News story

Hine: Progress on market surveillance stalled

Wednesday, 22 January 2014 ( #651 ) - London, United Kingdom
Bob Hine
Bob Hine
Market surveillance faces being bogged down by bureaucracy, says BITA technical consultant Bob Hine in the January issue of Storage Handling Distribution magazine.

"The primary sticking point has been the issue of mandatory 'country of origin' marking, which is part of the Consumer Product Safety Regulation (CPSR)," he writes.

"I don't need to remind anyone within the industry how important effective market surveillance is. We are all well aware that operator safety is best protected by ensuring every piece of materials handling equipment entering the EU is manufactured in compliance with the Machinery Directive 2006/42/EC and other relevant standards."

EU directives on safety, noise, electromagnetic compatibility and pollution prevent operator safety from being compromised. Failure to enforce compliance though market surveillance could result in machinery suppliers importing non-compliant machines that are then sold at lower prices.

Hine says it is frustrating progress on the EU's Proposal for a Regulation on the Market Surveillance (MSR) of Products, announced on 13 February 2013, has stalled.

"It had been hoped agreement could be reached among member states and relevant industry bodies to get a first reading agreement within the current legislative cycle of the European Parliament (2009-2014). At this stage however, a deal before the European elections in May looks unlikely."

The MSR has been bundled together with the CPSR. The proposals were submitted as one package to the European Parliament in February 2013.

Hine says cross-referencing the two proposals has hindered rather than helped progress through the European legislative process.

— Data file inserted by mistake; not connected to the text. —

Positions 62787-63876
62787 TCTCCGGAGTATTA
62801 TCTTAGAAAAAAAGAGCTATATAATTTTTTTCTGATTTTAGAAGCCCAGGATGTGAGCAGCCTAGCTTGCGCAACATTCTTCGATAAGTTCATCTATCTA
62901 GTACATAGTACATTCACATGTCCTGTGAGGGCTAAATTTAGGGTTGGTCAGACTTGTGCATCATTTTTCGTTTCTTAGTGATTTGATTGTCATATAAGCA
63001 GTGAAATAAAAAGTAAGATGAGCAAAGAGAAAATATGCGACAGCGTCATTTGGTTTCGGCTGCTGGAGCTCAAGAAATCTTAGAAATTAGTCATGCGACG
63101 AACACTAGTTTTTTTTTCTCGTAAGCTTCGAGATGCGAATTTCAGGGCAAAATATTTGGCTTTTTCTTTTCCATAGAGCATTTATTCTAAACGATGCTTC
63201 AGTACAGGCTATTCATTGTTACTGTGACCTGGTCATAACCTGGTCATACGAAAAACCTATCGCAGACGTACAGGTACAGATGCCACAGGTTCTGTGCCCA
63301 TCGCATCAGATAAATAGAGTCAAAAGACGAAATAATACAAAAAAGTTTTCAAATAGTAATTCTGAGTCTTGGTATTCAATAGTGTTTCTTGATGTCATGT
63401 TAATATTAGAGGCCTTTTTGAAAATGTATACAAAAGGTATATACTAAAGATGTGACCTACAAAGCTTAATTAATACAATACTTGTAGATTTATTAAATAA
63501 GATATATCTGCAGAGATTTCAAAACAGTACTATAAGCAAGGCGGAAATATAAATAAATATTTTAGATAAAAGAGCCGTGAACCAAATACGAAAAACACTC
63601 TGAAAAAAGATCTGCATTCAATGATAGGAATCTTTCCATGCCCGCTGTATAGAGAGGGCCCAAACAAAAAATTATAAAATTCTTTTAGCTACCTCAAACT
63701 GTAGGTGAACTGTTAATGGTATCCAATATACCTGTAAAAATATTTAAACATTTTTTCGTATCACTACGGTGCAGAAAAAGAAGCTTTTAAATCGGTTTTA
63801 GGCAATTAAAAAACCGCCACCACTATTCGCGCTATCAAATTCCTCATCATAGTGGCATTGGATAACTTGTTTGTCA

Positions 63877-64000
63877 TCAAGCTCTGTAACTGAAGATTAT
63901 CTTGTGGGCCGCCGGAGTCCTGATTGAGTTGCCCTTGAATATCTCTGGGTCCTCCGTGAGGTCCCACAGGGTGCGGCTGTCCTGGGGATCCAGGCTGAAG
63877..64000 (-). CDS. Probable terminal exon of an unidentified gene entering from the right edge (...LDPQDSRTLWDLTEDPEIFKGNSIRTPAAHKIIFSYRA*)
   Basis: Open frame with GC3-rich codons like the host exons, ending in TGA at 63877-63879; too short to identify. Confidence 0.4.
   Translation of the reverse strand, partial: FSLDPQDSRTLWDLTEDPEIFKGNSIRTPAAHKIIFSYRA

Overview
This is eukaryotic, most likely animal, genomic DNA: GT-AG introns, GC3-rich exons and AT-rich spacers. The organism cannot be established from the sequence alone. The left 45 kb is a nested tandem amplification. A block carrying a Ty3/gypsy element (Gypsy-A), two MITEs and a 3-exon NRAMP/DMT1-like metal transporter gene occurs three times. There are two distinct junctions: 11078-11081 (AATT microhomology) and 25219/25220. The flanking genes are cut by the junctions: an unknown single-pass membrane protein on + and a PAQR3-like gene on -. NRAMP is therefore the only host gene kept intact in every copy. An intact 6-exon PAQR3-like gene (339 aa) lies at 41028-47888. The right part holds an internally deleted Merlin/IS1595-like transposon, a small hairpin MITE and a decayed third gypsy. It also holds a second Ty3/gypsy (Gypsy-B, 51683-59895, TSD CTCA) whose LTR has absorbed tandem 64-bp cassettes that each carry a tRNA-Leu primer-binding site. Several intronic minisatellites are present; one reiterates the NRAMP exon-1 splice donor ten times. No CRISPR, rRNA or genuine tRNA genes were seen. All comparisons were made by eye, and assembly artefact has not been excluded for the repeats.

EU working parties have examined the two proposals, and the Working Party on Competitiveness and Growth (Internal Market) had reviewed the details of MSR over the course of meetings in 2013. The Working Party on Consumer Protection and Information had a similar program to examine the CPSR proposal.

Despite compromise being reached in several areas, there have been some issues, Hine says. The European Federation of Materials Handling (FEM), of which BITA is an active member, joined forces with its counterparts in the construction, machine tool, agricultural, plastics and rubber machinery industries to highlight specific areas where the proposed regulation could add "more confusion and legal uncertainty, ultimately going against the very purpose of the initiative".

Some member states want mandatory origin marking to improve traceability. However, others argue mandatory origin provision is not justified or meaningful in an age when component parts and products are sourced from many geographical locations. The second view is strongly shared by BITA and FEM.

The EU institutions have not started with the informal but crucial trilogue negotiations (the process of hammering out a package of amendments acceptable to the Council of the EU and the European Parliament).

"As we kick-off another year, which promises much in terms of increased truck sales, the prospect of no further action - at a regulatory level - on market surveillance until autumn is an extremely frustrating one for the industry," Hine says.
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